It’s Gateway’s 8th birthday on Monday so we thought this would be a good opportunity to take a look at what we do – and how the different departments within our organisation fit together.
What does Gateway do?
We say that people are best helped by those who are two steps ahead – in other words, people who have experienced problems but have made progress. So we employ people with direct, personal knowledge of the issues our clients face. Often, they’ve overcome similar problems themselves. The people they are supporting will relate to them and their achievements don’t seem too far out of reach.
Our departments cover pregnancy outreach, weight loss and employment training. The common thread is “people who need help” and all of the areas we cover have a direct impact on health and wellbeing, as you can see from our company structure:
Who does Gateway help?
We help anyone with barriers to equality, or who are experiencing marginalisation. The people we help are from some of the most socially deprived communities. Many are undergoing major change and just need a bit of support and extra confidence while that happens.
Think about a time when you’ve had to deal with major change; we’re talking about the type of upheaval that – if you’re lucky – will only happen a couple of times in your life. What support did you have? Who did you call upon for help? For people who can’t rely on friends and family – who perhaps don’t know what support they’re entitled to, or lack the confidence or ability to push for it – we aim to be the next best thing.
The women our Pregnancy Outreach team work with need some extra help to prepare for the birth – not just emotionally or physically, but practically, by supporting them as they tackle external barriers to health – things like debt management, homelessness or domestic abuse.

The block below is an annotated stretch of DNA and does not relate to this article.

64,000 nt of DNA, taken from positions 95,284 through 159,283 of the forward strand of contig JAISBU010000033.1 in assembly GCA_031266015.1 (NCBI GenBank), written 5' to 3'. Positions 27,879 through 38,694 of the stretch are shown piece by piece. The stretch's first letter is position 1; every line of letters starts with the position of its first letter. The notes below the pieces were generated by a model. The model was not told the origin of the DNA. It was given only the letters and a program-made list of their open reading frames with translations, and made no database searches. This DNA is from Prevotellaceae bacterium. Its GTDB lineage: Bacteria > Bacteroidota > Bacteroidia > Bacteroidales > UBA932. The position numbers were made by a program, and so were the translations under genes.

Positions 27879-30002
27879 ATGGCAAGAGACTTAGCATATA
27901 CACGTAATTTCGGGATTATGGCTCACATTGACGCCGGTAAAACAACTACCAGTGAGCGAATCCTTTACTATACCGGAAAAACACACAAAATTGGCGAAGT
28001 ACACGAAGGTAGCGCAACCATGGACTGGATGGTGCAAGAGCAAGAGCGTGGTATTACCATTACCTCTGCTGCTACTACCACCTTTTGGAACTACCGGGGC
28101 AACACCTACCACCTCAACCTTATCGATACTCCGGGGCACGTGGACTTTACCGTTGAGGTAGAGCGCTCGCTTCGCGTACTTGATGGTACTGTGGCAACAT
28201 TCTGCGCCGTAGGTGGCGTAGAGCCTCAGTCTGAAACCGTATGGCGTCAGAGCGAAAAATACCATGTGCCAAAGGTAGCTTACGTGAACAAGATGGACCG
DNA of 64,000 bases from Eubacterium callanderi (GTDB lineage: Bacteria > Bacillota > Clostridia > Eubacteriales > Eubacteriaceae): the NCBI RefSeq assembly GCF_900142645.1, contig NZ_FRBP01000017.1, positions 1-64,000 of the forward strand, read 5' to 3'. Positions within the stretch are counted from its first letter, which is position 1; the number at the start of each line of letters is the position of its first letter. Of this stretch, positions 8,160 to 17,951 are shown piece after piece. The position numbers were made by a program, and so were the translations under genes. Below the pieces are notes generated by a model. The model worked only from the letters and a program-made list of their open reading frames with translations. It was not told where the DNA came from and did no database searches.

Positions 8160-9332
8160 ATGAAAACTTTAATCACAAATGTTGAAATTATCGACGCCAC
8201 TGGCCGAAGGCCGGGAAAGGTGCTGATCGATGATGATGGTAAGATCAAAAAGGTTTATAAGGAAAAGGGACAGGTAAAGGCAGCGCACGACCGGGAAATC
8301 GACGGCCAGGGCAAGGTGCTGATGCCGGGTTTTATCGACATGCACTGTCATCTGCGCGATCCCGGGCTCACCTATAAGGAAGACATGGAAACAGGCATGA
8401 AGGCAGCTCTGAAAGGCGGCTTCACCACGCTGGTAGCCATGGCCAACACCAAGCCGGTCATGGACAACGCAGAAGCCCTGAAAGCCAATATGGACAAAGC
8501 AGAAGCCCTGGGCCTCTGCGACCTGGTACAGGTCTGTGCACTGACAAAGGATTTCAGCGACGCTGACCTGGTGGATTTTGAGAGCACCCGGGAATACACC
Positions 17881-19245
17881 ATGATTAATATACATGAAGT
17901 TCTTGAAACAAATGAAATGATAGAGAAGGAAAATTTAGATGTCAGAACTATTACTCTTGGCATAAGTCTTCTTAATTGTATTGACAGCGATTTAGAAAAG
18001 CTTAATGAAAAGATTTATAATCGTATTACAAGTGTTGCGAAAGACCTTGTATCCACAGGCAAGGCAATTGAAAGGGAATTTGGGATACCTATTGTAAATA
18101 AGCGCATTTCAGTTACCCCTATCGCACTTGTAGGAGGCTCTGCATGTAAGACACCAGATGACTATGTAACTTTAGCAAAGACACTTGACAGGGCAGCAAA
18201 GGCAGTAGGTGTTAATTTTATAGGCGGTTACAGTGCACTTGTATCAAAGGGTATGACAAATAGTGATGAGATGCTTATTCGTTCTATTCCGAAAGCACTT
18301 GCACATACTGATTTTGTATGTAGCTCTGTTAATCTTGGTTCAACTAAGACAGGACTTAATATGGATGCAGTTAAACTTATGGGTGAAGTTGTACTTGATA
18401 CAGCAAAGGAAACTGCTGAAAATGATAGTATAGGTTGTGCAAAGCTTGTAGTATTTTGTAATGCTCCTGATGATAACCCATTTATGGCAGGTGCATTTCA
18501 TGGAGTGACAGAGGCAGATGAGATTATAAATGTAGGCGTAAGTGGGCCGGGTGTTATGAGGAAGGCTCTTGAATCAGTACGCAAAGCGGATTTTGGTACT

Other clients across the Gateway spectrum are ready to make other types of major changes in their life – losing weight, recovering from illness, or getting back into employment – and need some extra support to make it happen.
So Health Trainers work within communities, giving people one-to-one motivational support and developing group activities like walking groups. The Lighten Up team supports people through weight loss with telephone support. The Training to Care scheme takes people who have the skills and resources to work in the NHS, and gives them the qualifications and work experience required to apply for jobs. The Gateway Interpreting Agency gives community interpreters professional training and a recognised qualification so that they have a much better chance of employment. Pop Up Talent works with young people to create new ways of working between young people and employers.
All of our clients are on the track to a better life. The link between economic health and physical health and wellbeing are inescapable, so we aim to change lives by improving health, life skills and economic prospects at the same time.
We don’t just “fix it” for people, though; in every corner of our work, our aim is to help communities to support themselves.
How does Gateway do it?
We’re so proud of our eight year history and, although we are responsive to external changes and local government strategies, our core values haven’t changed. We have been doing the same thing for eight years and there’s a reason for that: it works.
Six months ago, in a blog post called Focusing more on people and less on strategy, I wrote about the ways in which governments constantly announce new strategies and “innovative approaches”, only to end up with the same objectives. Gateway, however, has remained consistent.
We haven’t changed – even though strategies have changed – and this means that we can focus on people who need us. Consistency counts. We use our skills and experience to spend our time supporting people. We are lean and efficient; our data is clear and links to outcomes.
In this video, our Chair, Ann Forletta, explains why she joined Gateway last year and how she feels Gateway’s connected way of working really makes a difference.